We’ve met with many data leaders who agree that their organisations are shifting investments from making ML infrastructure to making ML models. With no technical debt, ML on stream processing is another opportunity for organisations to lean on software built by professionals whilst investing more in value added activities by increasing the size of their data science teams, and unlocking the potential of their Citizen Developers.

 

Quix: A data platform for ML on streaming data

As we’ve got to know many organisations developing data-driven products we’ve found that teams are struggling with the same problems everywhere: streaming data operations are an order of magnitude more difficult than historic/batch data operations, especially for the value creators – Python developers.

Quix is a platform for developers working on streaming data. It is designed to help teams:

  • Stream any data from any source with a few lines of code without thinking about the complex message broker infrastructure underpinning their solution.
  • Develop any application code using any Python libraries.
  • Deploy their code to the bleeding-edge of live data in the broker without support from software engineers or DevOps teams.
  • Connect the results of their data processing to their applications, closing the data journey with a round-trip taking 10’s of milliseconds.

With Quix we pushed the database to the side, instead we architected a data platform natively around the message broker whilst providing all the rigour, security, resilience, monitoring, and logging expected and needed for business-critical applications.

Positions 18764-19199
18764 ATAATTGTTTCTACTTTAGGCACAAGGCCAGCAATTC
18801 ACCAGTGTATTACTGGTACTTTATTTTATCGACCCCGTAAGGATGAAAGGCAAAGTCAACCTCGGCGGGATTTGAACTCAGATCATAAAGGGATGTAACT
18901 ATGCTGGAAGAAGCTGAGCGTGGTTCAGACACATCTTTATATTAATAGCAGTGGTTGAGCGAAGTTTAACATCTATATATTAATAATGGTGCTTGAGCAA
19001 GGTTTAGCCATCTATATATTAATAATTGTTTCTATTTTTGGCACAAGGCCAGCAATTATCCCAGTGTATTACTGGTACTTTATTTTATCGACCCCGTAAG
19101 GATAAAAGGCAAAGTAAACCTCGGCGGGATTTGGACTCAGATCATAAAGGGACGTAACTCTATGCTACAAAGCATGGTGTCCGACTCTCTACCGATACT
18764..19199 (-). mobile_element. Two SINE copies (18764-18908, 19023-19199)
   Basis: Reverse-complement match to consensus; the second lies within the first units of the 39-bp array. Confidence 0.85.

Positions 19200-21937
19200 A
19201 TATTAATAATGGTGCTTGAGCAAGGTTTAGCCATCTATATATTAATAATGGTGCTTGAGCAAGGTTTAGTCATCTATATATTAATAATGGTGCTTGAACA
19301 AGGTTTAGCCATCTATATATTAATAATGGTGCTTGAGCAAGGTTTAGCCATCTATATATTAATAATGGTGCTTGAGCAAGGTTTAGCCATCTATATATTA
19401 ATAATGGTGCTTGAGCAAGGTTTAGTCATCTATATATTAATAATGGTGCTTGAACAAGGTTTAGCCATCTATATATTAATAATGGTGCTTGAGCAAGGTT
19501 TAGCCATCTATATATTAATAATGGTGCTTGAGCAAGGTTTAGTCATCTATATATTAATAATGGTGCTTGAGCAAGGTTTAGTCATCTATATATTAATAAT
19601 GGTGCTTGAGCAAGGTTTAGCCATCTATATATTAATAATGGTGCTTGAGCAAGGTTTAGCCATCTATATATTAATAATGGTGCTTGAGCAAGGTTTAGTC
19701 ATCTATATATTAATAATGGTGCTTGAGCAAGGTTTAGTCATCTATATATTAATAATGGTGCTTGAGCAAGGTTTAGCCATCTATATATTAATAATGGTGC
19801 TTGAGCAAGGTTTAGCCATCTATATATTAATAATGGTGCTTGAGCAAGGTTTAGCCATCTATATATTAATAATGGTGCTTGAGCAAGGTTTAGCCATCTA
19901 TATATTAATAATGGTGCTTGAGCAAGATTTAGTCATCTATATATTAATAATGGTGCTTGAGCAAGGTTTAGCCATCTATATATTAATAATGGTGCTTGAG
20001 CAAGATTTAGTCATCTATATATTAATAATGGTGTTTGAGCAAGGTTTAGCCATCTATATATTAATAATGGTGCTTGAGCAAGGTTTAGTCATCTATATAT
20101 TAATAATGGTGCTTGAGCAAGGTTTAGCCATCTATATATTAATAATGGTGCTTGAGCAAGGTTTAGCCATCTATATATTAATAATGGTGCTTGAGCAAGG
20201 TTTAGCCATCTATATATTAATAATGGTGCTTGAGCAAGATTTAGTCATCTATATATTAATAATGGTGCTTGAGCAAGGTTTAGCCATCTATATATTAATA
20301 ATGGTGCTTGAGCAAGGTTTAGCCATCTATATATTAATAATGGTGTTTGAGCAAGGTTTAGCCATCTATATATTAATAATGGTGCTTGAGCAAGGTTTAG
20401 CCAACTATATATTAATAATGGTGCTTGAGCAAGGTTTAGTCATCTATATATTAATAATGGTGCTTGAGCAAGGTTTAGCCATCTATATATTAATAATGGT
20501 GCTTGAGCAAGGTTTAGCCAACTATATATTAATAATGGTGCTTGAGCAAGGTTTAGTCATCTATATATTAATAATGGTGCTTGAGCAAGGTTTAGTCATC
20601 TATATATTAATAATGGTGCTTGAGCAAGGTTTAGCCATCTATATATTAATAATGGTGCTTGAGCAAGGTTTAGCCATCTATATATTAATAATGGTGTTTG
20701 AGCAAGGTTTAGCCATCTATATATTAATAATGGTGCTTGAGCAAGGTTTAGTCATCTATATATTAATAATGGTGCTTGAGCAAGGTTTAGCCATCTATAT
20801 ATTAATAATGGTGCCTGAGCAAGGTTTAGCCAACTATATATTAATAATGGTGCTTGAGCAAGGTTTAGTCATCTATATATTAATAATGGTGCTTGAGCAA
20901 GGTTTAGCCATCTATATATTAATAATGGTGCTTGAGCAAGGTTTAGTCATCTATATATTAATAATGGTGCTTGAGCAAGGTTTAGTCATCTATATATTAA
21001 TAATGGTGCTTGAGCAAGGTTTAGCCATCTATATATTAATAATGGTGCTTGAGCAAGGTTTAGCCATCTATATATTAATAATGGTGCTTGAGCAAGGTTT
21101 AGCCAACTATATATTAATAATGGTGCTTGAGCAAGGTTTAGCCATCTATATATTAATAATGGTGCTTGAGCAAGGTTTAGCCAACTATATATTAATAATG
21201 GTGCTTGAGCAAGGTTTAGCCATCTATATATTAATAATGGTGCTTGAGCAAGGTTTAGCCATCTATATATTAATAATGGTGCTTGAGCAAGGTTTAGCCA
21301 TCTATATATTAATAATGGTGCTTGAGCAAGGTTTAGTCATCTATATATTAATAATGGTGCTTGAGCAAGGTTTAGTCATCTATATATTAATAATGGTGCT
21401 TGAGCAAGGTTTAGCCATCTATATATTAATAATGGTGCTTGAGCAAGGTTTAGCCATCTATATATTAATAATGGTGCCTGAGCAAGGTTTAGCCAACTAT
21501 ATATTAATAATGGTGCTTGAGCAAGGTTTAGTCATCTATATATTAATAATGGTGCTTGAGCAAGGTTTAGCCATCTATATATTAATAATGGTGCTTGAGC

Message broker at the core of the Quix platformMessage broker at the core of the Quix platform

 

The Quix Platform consists of:

  1. Fully managed multi-tenant Kafka for streaming data and building data pipelines.
  2. Truly serverless compute environment for deploying models and services.
  3. A data catalogue to record the business context of each data stream, exactly as it was when live-streamed.
  4. An SDK enabling Python and C# developers to work with streaming data.
  5. API’s to integrate Quix with external systems using encrypted HTTP.
  6. A Web SaaS enabling teams to quickly develop models and services on live production data streams, ensuring right first-time every-time principals.

 

The Quix integrated solution

 

Quix is built to be an edge-of-cloud solution, integrating between any data producer (such as apps, machines, wearables), any data broker (like MQTT, Kafka, Kenesis, Pulsar, Pub/Sub), or any data-hub (such as Azure IoT hub) and any data sink (such a data lake) to provide teams with an out-of-the-box solution to process data with low latency and low cost.

We launched Quix to help more organisations access real-time machine learning capabilities by connecting their Python developers to their streaming data and providing them with an environment where they can rapidly innovate on new product ideas. Our journey is only just beginning, but I’m proud that we are helping everyone from the smallest start-ups to the largest organisations accelerate change in this real-time streaming data revolution.

by Mike Rosam

Mike Rosam is cofounder and CEO at Quix, where he works at the intersection of business and technology to pioneer the world's first streaming data development platform. He was previously Head of Innovation at McLaren Applied, where he led the data analytics product line. Mike has a degree in Mechanical Engineering and an MBA from Imperial College London.